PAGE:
Justin Cook, “International Museum of Horology (Musée International d’Horlogerie), Switzerland,” The BSHS Travel Guide, February 6, 2013,

Joanna Corden, “Piltdown Man,” The Repository, The Royal Society, February 4, 2013,

Stephanie Cowell, “Poetry, pain, and opium in Victorian England: Elizabeth Barrett Browning’s use of laudanum,” Wonders & Marvels, February 5, 2013,

Henry Cowles, “A Novel History of Psychology,” AmericanScience: A Team Blog, February 15, 2013,

Henry Cowles, “Up Goer Five and the Rhetoric of Science,” AmericanScience: A Team Blog, January 31, 2013,

Helen Anne Curry, “David Kinkela on DDT, American politics, and transnational history,” AmericanScience: A Team Blog, January 16, 2013,

Athene Donald, “A cracking tale: why did the world’s first jetliner fall out of the sky?,” Occam’s Corner, January 21, 2013,

Lindsey Fitzharris, “Silent Voices in History: The Searchers of the Dead,” the chirurgeon’s apprentice, February 11, 2013,

Katherine Ford, “A curious fact…,” The Repository, The Royal Society, January 15, 2003,

Katherine Ford, “A Fellow’s election card,” The Repository, The Royal Society, February 11, 2013,

Jennifer Frazer, “Darwin’s Neon Golf Balls,” The Artful Amoeba, January 15, 2013,

Susannah Gibson, “Natural Histories in Eighteenth-Century Britain,” Dissertation Reviews, February 13, 2013,

Greg Gbur, “Phantasmagoria: How Étienne-Gaspard Robert terrified Paris for science,” Skulls in the Stars, February 11, 2013,

Greg Gbur, “The physicist vanishes,” Science Chamber of Horrors, February 4, 2013,

Greg Good, “Romantic Science, Romantic Music: Alexander von Humboldt and Franz Schubert,” GEOcosmoHISTORY, February 10, 2013,

Greg Good, “Starting off in a new direction: Earth, Cosmos, and History,” GEOcosmoHISTORY, February 8, 2013,

Graeme Gooday, “Review: Science in the Twentieth Century and Beyond,” Reviews in History, February 13, 2013,

Bill Griffith, “Lord Porter of Luddenham at Imperial College, London,” BSHS Travel Guide, February 2, 2013,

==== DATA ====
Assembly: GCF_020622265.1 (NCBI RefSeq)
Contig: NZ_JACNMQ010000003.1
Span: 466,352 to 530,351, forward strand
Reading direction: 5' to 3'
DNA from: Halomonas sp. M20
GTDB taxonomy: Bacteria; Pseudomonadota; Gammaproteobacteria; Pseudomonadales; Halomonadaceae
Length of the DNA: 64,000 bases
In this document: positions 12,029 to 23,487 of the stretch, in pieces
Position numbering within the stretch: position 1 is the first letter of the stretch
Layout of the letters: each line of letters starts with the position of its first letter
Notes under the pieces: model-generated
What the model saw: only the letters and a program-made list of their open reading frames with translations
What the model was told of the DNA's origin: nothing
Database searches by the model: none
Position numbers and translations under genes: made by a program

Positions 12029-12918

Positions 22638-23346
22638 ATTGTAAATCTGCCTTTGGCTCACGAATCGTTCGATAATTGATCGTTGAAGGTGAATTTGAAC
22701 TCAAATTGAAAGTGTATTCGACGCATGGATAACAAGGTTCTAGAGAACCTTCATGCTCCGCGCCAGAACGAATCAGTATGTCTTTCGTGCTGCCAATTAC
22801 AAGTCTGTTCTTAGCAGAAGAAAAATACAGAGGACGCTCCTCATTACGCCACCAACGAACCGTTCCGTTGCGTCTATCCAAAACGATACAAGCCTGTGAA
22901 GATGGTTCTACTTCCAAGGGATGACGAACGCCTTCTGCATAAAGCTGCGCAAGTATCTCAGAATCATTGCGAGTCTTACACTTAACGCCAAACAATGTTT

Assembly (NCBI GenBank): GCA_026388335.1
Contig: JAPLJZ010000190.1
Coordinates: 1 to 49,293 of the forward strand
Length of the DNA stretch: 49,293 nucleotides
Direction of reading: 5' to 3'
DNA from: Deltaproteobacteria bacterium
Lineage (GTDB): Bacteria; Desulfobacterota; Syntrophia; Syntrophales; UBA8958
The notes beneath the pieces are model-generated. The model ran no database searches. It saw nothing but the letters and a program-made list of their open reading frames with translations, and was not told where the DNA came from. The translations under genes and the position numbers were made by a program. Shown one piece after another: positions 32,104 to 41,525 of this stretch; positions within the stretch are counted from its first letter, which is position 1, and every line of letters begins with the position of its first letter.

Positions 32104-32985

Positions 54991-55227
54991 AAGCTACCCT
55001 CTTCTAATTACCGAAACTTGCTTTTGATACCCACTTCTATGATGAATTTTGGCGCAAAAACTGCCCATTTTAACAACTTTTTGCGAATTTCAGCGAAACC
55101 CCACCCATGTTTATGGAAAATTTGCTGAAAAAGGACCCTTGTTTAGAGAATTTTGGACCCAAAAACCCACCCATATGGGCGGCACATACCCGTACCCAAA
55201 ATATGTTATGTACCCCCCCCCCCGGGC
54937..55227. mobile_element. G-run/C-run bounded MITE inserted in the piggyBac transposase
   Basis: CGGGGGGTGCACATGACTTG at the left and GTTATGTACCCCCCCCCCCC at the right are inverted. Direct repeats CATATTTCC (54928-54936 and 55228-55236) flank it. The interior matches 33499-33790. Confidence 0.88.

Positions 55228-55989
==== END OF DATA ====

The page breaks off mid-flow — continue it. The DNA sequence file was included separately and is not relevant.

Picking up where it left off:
Jacob Hamblin, “Can’t Historians Predict the Future?,” Minds in a Groove, February 4, 2013,

Jacob Hamblin, “History of Science off the Beaten Path, History of Science at Oregon State University, January 31, 2013,

Ann-Marie Hansen, “Contracts and Early Modern Scholarly Networks,” The Sloane Letters Blog, February 4, 2013,

Jennifer Harbster, “Saving Science Blogs,” Inside Adams, January 25, 2013,

Tom Harper, “Stargazing with maps. In the dark?,” Magnificent Maps Blog, January 18, 2013,

Darin Hayton, “Forgeries, Lies, and Deception in History,” Darin Hayton, February 8, 2013,

Darin Hayton, “Gopkin on Galileo,” Darin Hayton, February 6, 2013,

Darin Hayton, “Science Heroes Refuse to Die, Darin Hayton, February 3, 2013,

Darin Hayton, “Tales of Scientific Heroes are Just Celebrity Biographies,” Darin Hayton, January 31, 2013,

Vanessa Heggie, “The science of Ripper Street,” The H Word, February 3, 2013,

Robinson A. Herrera, “The Ambulatory Archive: Santa Muerte Tattoos as Historical Sources,” The Appendix, December 2012,

Rebekah Higgit, “Heritage and the Royal Institution,” The H Word, January 29, 2013,

Rebekah Higgit, “Thinking about life on Mars – video,” The H Word, January 18, 2013,

 Joanna Hopkins, “Can you feel the chemistry?,” The Repository, The Royal Society, February 14, 2013,

Rowan Hooper, “Wallace: Wonders of nature have been solace of my life,” New Scientist, January 24, 2013,

Virginia Hughes, “Darwin In the Age of Ebooks,” Download the Universe, January 7, 2013,

Dana Hunter, “Darwin: Geologist First and Last,” Rosetta Stones, February 10, 2013,

Ashutosh Jogalekar, “Leo Szilárd, a traffic light and a slice of nuclear history,” The Curious Wavefunction, February 12, 2013,

Eric Michael Johnson, “Macaque and Dagger in the Simian Space Race,” The Primate Diaries,” February 14, 2013,

Steve Jones, “Alfred Russel Wallace, the man who pre-empted Darwin,” The Telegraph, January 14, 2013,

Gilbert King, “The Rise and Fall of Nikola Tesla and his Tower,” The Past Imperfect, February 4, 2013,

Greg Laden, “Charles Darwin, Geologist,” Greg Laden’s Blog, February 11, 2013,

Fiona Keates, “That’s Ent-ertainment,” The Repository, The Royal Society, February 8, 2013,

Roger Launius, “Reflections on the Loss of STS-107: Ten Years Ago,” Roger Launius’s Blog, February 1, 2013,

Roger Launius, “Wednesday’s Book Review: ‘Red Moon Rising: Sputnik and the Hidden Rivalries that Ignited the Space Age’,” Roger Launius’s Blog, February 6, 2013,

Roger Launius, “What is the Space Shuttle’s Place in Modern American History?,” Roger Launius’s Blog, January 14, 2013,

Daniel Lende, “On Science, Social Science, and Politics,” Neuroanthropology, January 21, 2013,

Cory Lewis, “HPS could be the Corpus Callosum of the academy,” The Bubble Chamber, January 16, 2013,

Eleanor Louson, “A cold day in Ottowa,” Productive (adj), February 6, 2013,